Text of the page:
Thursday, October 25, 2007

The Consequences of a Midnight Nap

Laziness, or unemployment, or an unstructured life of freedom, or whatever you chose to call my current lifestyle, has perks and, admittedly, consequences.

Last night, I went to an indie show at one of the city's shabby-chic clubs for the hipster, Urban Outfitters crowd. I went to see Bishop Allen, a Brooklyn-based band that plays lovely, light-hearted fare. It's the kind of music everyone will like if they will ever hear it. It's pure indie pop, if such a genre exists.

Bishop Allen was headlining the show, and I should have known better. I should have. Not to be out-manuevered by this town's multitudes of indie kids, I decided to show up at the club at 9:30, knowing music would start at 10:00. However, I did not take into account that two local bands would perform first, and let's face it, Bishop Allen is not that famous. While crowded, it was not a sold-out show. I could have easily shown up at 10, 10:30, even 11 and been fine. I could have done many other things with my time.

I will say, I enjoyed the earlier portion of the evening, thanks in part to my roommate's impulsive need for chocolate. I goofed off with her as she packed for her trip, knowing in the back of my mind that I would be taking her to the airport at 5 a.m. the next morning.

Still, I went to the show, had a beer, sat around for a good three hours, met some random people, and waited for my band of choice. The first opener: great, a band I would see again for a cover price under $10. The second opener: oh God save us, horrible. A waste of my time. I had only one beer because I was driving and didn't want to spend too much money (alcohol can tear holes through my pockets). But more beer would have helped me suffer through that second band. (The name of which I can't remember. It is just as well, although I would advertise them as bad so my friends will know to avoid them. It's no loss, I suppose.)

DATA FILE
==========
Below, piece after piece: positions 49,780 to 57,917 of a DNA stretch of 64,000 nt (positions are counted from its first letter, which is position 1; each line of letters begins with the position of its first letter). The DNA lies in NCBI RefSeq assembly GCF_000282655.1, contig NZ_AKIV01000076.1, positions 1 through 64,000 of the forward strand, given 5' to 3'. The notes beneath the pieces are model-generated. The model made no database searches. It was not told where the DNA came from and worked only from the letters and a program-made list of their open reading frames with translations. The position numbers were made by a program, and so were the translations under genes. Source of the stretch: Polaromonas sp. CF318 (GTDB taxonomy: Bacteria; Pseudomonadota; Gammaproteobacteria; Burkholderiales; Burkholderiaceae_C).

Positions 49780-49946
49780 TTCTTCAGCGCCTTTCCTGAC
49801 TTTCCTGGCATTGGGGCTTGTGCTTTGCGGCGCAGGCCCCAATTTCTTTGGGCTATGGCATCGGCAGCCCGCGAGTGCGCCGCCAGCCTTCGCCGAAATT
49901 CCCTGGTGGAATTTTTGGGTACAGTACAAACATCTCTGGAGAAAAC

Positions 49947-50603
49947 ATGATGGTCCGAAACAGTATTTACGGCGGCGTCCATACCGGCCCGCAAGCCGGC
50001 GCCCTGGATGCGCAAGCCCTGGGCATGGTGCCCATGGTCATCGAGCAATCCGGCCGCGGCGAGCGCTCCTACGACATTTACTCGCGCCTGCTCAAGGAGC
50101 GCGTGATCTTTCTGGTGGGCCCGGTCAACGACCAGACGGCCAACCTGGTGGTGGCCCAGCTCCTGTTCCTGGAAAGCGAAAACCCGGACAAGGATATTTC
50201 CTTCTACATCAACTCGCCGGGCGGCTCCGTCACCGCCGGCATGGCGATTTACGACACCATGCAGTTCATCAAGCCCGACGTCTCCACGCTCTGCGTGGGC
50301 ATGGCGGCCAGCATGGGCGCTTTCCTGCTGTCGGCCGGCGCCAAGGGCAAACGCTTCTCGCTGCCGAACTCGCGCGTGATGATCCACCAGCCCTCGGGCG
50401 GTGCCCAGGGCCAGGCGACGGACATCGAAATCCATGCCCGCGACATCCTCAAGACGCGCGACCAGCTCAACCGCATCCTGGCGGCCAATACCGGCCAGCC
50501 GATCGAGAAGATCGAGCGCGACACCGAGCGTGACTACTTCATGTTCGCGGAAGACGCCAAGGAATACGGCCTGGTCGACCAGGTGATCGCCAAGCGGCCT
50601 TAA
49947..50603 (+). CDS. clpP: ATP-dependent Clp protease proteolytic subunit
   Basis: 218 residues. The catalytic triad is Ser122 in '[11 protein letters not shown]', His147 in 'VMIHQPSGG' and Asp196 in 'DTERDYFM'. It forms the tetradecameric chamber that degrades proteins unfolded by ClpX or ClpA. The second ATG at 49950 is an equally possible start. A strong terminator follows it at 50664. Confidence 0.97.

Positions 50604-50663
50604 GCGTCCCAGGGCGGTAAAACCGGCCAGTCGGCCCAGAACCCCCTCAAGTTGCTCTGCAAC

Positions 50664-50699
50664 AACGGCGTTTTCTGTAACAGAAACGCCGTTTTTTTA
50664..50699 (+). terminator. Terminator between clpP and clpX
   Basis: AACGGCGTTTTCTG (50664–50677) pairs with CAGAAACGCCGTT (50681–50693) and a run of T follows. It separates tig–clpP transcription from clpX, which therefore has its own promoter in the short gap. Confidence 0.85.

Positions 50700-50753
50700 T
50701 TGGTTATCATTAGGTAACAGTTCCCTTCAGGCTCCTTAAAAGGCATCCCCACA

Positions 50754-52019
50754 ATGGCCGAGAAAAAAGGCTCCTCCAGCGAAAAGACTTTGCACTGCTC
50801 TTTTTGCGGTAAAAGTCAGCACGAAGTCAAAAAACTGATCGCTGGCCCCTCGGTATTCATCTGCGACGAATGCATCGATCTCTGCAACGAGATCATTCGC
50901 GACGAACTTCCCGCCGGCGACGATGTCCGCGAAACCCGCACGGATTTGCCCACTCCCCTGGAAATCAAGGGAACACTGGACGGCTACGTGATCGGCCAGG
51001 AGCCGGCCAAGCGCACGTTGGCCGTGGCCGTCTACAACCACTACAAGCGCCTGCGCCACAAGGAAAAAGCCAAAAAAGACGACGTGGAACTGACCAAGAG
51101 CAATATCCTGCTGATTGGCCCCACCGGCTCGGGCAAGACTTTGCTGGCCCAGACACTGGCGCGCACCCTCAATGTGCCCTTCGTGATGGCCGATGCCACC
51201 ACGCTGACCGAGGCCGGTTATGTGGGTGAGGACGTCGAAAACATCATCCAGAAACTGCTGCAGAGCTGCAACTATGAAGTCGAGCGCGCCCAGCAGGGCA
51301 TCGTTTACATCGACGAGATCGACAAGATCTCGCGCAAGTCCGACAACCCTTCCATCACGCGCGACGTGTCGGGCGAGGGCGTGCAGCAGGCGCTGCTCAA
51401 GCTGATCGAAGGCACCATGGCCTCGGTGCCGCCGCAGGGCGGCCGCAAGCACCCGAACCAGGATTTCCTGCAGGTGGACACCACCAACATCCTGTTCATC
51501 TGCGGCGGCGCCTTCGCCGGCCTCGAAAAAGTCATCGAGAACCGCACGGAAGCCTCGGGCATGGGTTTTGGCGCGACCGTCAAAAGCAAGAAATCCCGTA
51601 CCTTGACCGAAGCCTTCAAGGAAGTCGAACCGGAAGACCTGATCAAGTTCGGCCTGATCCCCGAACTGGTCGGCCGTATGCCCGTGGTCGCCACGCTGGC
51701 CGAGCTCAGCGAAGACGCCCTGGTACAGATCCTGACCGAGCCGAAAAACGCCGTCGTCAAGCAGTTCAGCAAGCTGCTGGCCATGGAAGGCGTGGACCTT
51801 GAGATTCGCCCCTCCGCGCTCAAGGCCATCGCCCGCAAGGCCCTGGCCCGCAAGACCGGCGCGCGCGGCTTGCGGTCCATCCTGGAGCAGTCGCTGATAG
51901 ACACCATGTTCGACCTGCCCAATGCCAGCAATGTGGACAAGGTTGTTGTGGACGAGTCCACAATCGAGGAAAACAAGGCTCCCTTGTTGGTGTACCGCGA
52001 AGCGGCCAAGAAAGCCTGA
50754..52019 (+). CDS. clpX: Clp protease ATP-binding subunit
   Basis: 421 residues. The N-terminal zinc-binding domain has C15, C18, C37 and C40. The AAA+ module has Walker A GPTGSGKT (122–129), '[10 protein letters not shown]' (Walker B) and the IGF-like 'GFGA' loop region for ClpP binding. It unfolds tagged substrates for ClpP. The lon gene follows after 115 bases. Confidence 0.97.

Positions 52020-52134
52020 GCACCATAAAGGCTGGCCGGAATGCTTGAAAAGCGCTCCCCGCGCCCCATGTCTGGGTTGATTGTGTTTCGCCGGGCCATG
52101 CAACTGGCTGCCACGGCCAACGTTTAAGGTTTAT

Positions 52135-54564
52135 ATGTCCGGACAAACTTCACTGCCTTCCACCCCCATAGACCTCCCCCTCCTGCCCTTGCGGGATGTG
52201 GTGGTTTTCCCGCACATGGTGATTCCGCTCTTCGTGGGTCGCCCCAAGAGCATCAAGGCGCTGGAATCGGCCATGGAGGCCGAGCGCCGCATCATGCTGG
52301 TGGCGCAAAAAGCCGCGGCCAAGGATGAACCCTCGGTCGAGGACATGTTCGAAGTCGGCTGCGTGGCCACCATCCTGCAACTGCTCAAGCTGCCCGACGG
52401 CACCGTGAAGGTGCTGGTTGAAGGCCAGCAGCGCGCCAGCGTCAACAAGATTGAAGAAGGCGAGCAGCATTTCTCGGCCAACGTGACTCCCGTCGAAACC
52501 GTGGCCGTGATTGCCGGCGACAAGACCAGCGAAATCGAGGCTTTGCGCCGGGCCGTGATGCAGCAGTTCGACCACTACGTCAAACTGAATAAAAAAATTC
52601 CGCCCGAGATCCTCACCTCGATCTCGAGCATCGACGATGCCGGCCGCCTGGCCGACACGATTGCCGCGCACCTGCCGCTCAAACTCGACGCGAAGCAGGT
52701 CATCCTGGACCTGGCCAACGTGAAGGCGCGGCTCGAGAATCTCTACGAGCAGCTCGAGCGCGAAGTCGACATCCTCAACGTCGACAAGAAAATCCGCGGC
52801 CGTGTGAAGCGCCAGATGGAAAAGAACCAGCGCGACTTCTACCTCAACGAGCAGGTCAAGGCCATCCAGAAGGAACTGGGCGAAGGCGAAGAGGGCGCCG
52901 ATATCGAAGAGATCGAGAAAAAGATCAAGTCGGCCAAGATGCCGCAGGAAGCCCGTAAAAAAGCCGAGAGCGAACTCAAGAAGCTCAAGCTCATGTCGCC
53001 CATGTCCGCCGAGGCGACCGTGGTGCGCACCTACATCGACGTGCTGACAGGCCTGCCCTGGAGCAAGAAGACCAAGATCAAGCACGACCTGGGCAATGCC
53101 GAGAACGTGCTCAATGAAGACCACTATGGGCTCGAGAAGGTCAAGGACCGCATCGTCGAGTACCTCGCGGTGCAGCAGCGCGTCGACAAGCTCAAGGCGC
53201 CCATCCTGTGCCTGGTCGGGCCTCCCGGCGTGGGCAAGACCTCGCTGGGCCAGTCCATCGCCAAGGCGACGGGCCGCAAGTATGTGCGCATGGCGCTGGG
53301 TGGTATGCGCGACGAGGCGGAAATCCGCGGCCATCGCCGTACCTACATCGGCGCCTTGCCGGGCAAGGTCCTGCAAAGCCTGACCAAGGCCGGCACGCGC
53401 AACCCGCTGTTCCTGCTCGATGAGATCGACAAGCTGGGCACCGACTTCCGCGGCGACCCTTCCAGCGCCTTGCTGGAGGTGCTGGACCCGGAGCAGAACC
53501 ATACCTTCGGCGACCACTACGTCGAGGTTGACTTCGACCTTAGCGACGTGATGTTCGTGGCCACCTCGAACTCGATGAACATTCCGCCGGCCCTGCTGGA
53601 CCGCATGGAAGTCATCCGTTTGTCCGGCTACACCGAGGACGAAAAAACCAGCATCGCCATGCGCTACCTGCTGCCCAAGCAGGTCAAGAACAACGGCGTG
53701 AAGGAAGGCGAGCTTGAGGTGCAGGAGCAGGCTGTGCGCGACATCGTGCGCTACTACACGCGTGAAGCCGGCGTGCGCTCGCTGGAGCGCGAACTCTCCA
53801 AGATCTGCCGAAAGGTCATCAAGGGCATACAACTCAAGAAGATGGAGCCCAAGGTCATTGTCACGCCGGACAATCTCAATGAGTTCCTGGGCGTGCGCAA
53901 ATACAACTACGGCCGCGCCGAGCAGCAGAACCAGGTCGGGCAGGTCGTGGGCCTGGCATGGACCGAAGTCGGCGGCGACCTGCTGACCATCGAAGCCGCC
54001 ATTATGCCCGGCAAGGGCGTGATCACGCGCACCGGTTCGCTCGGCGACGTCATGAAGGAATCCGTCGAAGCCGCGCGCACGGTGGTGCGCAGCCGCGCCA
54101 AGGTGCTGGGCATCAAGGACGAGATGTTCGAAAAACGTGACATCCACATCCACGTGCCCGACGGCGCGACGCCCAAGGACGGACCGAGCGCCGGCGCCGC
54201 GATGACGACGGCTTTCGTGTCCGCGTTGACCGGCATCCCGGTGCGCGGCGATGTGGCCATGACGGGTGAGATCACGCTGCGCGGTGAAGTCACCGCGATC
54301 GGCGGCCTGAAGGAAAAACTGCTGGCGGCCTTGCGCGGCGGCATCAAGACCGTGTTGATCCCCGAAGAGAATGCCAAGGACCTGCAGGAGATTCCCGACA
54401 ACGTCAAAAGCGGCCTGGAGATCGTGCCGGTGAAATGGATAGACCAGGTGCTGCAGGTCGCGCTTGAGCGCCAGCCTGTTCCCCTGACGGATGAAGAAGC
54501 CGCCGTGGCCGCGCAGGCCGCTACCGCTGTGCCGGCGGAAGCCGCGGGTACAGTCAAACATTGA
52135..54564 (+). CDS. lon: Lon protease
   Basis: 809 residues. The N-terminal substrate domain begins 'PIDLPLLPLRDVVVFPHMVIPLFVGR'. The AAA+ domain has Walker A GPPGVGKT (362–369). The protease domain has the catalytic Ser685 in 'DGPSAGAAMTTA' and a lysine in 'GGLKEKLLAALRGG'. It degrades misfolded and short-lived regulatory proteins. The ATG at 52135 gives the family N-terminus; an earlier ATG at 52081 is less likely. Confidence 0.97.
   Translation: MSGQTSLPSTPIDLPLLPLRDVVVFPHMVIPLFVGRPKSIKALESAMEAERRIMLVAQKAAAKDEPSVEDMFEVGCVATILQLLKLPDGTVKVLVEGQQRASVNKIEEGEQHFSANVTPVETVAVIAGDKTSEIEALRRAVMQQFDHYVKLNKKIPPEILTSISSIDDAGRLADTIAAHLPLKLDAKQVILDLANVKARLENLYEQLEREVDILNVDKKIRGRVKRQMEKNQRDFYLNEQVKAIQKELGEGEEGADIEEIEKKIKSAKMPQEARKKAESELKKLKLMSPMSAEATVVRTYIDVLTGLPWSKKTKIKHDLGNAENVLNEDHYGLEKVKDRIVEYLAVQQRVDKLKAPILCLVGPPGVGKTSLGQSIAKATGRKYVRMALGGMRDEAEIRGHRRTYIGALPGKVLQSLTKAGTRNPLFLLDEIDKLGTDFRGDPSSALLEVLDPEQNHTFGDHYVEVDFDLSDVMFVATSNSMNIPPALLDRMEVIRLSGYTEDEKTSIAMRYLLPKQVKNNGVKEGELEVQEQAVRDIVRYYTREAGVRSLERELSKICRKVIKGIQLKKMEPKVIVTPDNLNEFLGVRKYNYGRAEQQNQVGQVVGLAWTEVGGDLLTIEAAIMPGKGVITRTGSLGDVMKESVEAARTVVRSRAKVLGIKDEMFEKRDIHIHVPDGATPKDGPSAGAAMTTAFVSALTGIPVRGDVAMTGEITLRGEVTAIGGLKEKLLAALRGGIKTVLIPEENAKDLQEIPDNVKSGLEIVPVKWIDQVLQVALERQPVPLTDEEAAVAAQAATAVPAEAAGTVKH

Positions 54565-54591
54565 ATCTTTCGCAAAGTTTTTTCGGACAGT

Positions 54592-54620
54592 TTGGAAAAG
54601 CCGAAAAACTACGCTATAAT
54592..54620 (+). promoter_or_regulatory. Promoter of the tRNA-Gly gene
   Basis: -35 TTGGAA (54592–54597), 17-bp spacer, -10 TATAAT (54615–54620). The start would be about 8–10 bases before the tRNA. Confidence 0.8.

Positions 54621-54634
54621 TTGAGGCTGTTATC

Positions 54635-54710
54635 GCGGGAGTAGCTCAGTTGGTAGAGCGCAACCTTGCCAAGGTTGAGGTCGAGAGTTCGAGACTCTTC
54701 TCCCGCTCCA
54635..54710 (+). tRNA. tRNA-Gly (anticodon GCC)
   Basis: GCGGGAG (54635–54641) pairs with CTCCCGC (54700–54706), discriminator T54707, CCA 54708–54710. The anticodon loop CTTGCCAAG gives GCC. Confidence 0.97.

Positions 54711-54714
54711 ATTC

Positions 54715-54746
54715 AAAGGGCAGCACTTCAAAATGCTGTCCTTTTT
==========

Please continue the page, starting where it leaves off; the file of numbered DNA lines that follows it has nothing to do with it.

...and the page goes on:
Finally, finally, finally, Bishop Allen took the stage and were just as sweet and witty live as recorded, but it was past midnight. I did not get home until 2 a.m.

I woke up at 5 to take my roommate to the airport.

I went back to sleep and woke up at 9:30. I felt like I had the worst hangover of my life, and I had one beer. So I have learned that lack of sleep will produce a worse physical reaction than too much alcohol. But the band was worth it, I swear. They were.

Monday, October 22, 2007

Per Andrea's Suggestion: Laziness Continued

Andrea suggested I add this passage about writers and their lifestyles:

"Writers don't make any money at all. We make about a dollar. It is terrible. But then again, we don't work either. We sit around in our underwear until noon then go downstairs and make coffee, fry some eggs, read the paper, read part of a book, smell the book, wonder if perhaps we ourselves should work on our book, smell the book again, throw the book across the room because we are quite jealous that any other person wrote a book, feel guilty about throwing the schmuck's book across the room because we secretly wonder if God in heaven noticed our evil jealousy, or worse, our laziness. We then lie across the couch facedown and mumble to God to forgive us because we are secretly afraid He is going to dry up all our words because we envied another man's stupid words. And for this, as I said before, we are paid a dollar. We are worth so much more."